OZ Minerals Holdings Pty Ltd v AIG Australia Ltd [2015] VSCA 346 (17 December 2015).[1]

Group proceedings were brought concerning alleged incorrect information in an explanatory memorandum sent to shareholders prior to a merger under the Corporations Act 2001 (Cth).  When the defendant company brought contribution proceedings against the directors of its subsidiary company (on the basis that they had been involved in preparation of the explanatory memorandum), those directors found themselves without directors and officers (D&O) insurance cover.  The Court of Appeal of the Supreme Court of Victoria (VSCA) held that an exclusion clause in the policy was triggered by the bringing of the contribution proceedings.  It appears from the judgment that the exclusion clause would not have been triggered if the subsidiary company and its directors had been joined directly as defendants to the group proceedings.

The case unfortunately illustrates the importance of carefully considering the extent of cover under a D&O policy, particularly where a merger occurs.  It appears that both sides conceded that the relevant parts of the insurance policy were less than clear on its own terms.


On or about 24 April 2008, Zinifex Limited (Zinifex) took out a policy of insurance entitled “D&O Gold Directors & Officers Liability Insurance Policy” with American Home Assurance Company trading as AIG Australia (the Insurer).[2]

The insuring clause provided cover for “Claims first made against an Insured during the Policy Period … and notified to the Insurer as soon as practicable during the Policy Period”.  It imposed an obligation on the insurer to “pay the Loss of each Insured Person arising from a Claim against such Insured Person”.  Cover was in most cases defined as being “for a specified Wrongful Act”.

An exclusion clause was the third endorsement to the policy. It was effective from 31 March 2008 and formed part of the policy.  It relevantly stated:


The Insurer shall not be liable to make any payment under this policy in connection with any Claim brought by any past or present shareholder or stockholder who had or has:

  • direct or indirect ownership of or control over 15% [or] more of the voting shares and rights of the Company or of any Subsidiary; and
  • a representative individual or individuals holding a board position(s) with the Company.

On 3 March 2008, Oxiana Limited (Oxiana)[3] and Zinifex announced that they had entered into an agreement to merge their businesses by a scheme of arrangement under the Corporations Act 2001.  Oxiana would acquire all the issued shares in Zinifex and the shareholders of Zinifex would be issued shares in Oxiana.  On or about 12 May 2008, Zinifex prepared and filed with ASIC[4] an Explanatory Memorandum for the scheme which was sent to all the shareholders of Zinifex.  After the necessary meetings were held and the shareholders of Zinifex voted in favour of the scheme, the scheme was approved by the Supreme Court of Victoria on 20 June 2008. At that point, Zinifex became a wholly owned subsidiary of Oxiana.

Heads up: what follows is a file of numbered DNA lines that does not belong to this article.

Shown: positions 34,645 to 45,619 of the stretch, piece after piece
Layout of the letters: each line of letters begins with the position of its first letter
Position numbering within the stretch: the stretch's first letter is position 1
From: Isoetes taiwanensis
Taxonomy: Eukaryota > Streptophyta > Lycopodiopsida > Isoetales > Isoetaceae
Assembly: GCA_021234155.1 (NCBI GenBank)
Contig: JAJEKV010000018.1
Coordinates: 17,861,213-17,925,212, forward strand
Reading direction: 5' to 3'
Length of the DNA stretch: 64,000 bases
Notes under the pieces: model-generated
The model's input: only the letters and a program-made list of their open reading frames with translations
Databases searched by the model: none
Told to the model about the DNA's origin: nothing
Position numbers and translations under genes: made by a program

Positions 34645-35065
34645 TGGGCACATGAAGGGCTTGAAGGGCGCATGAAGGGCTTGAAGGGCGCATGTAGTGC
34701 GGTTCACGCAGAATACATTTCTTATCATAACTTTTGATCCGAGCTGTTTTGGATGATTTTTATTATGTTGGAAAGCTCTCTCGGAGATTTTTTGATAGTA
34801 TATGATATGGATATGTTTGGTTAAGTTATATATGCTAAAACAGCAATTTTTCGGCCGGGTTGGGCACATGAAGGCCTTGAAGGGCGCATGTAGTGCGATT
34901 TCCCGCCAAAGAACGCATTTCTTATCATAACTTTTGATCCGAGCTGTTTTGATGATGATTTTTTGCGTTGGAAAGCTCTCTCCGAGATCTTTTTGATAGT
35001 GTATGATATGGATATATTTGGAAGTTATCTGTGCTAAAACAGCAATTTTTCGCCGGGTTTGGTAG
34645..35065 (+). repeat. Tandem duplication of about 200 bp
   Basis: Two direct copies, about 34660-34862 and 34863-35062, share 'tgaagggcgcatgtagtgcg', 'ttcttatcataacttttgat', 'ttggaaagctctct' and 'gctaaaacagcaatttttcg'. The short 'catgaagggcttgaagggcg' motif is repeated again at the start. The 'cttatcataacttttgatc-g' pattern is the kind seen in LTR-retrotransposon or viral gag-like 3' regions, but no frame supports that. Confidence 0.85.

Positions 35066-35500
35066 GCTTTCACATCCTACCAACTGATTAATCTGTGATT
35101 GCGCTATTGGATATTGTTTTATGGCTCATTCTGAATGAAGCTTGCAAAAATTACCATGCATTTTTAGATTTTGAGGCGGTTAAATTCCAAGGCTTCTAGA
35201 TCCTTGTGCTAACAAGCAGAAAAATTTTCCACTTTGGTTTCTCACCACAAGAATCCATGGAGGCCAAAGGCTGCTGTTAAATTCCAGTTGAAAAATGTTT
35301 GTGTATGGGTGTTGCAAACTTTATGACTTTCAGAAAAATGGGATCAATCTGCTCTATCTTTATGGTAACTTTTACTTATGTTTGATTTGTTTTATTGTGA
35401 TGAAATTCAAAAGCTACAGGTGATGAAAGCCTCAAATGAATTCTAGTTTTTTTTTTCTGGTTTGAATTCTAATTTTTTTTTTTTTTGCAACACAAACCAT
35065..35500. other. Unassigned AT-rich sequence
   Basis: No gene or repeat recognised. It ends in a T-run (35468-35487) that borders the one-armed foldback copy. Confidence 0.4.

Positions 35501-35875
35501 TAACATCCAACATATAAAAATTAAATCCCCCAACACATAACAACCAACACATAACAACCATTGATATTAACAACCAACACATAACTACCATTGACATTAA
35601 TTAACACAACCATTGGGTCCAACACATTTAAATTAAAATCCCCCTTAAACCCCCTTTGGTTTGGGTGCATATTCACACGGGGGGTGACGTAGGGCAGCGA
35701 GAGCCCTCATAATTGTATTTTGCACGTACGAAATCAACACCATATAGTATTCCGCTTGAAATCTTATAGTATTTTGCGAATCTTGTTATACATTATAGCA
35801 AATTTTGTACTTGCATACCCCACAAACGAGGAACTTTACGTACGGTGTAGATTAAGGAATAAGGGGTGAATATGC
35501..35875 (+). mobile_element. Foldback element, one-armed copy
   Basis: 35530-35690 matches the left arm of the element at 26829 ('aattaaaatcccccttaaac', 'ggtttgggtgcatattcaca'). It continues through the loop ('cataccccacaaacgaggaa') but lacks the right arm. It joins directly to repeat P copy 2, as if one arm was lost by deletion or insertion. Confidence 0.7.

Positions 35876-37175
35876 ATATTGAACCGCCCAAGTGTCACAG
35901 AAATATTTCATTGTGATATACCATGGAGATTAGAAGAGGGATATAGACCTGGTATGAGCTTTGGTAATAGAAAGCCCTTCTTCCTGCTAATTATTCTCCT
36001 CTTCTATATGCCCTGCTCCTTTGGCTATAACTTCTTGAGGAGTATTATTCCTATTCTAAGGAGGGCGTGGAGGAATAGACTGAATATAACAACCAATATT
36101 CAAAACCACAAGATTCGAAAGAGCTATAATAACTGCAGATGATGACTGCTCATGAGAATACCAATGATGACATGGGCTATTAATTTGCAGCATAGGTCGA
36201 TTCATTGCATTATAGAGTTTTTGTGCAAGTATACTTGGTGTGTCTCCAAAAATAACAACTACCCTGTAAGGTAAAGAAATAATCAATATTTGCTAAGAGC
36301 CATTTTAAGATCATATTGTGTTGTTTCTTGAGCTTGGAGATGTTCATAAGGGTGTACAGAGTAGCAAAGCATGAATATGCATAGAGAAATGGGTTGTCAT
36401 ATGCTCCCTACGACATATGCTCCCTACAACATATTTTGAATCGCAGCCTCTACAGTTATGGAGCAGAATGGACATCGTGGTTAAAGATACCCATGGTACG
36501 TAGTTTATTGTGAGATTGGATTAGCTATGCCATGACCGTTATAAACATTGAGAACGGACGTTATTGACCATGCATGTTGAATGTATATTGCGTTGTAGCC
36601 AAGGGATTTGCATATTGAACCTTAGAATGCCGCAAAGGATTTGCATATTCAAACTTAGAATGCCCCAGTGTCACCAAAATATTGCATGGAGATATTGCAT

Zinifex paid an additional premium of A$600,000 to the Insurer to extend the time for notification of claims arising from the merger until 20 June 2015.

The group proceedings

On or about 24 February 2014, a Mr Tobias Mitic commenced group proceedings in the Federal Court of Australia against Oxiana, alleging a breach of continuous disclosure obligations under the Corporations Act and misleading or deceptive conduct, in respect of the merger between Zinifex and Oxiana.  The group proceedings were, inter alia, based on the contents of the Explanatory Memorandum published by Zinifex prior to the scheme being approved.  Most of the alleged non-disclosures or misrepresentations went to the business affairs of Oxiana, which had been reviewed by the Zinifex officers and then included or not included, as the case may be, in the Explanatory Memorandum.

The contribution proceedings

On or about 19 June 2014, Oxiana commenced third party contribution proceedings against its own wholly-owned subsidiary, Zinifex, and four other persons who were directors or officers of Zinifex at material times.  Oxiana sought contribution, indemnity and other relief from them, in the event that Oxiana was found liable to Mitic and the other plaintiffs in the group proceeding, on a basis which included that each of them was involved in the preparation of the Explanatory Memorandum, and were liable (or potentially liable) to Mitic and the group members for loss and damage.

The company and directors and officers claim on the D&O policy; the insurer rejects the claim.

Zinifex and the directors and officers (the Applicants) claimed on the policy of D&O insurance held by Zinifex.  The Insurer denied liability and relied on the exclusion clause.

The applicants sought a declaration from the Supreme Court of Victoria that the exclusion clause did not apply to their claims under the policy. Hargrave J dismissed their application at first instance. The Applicants then sought leave to appeal to the VCA.

The insurance policy and the exclusion

The Applicants and the Insurer agreed that each of the Applicants was an insured under the policy, and that their claims were notified to the insurer within the times provided by the policy as amended.  Therefore, the issue was the effect of the exclusion clause.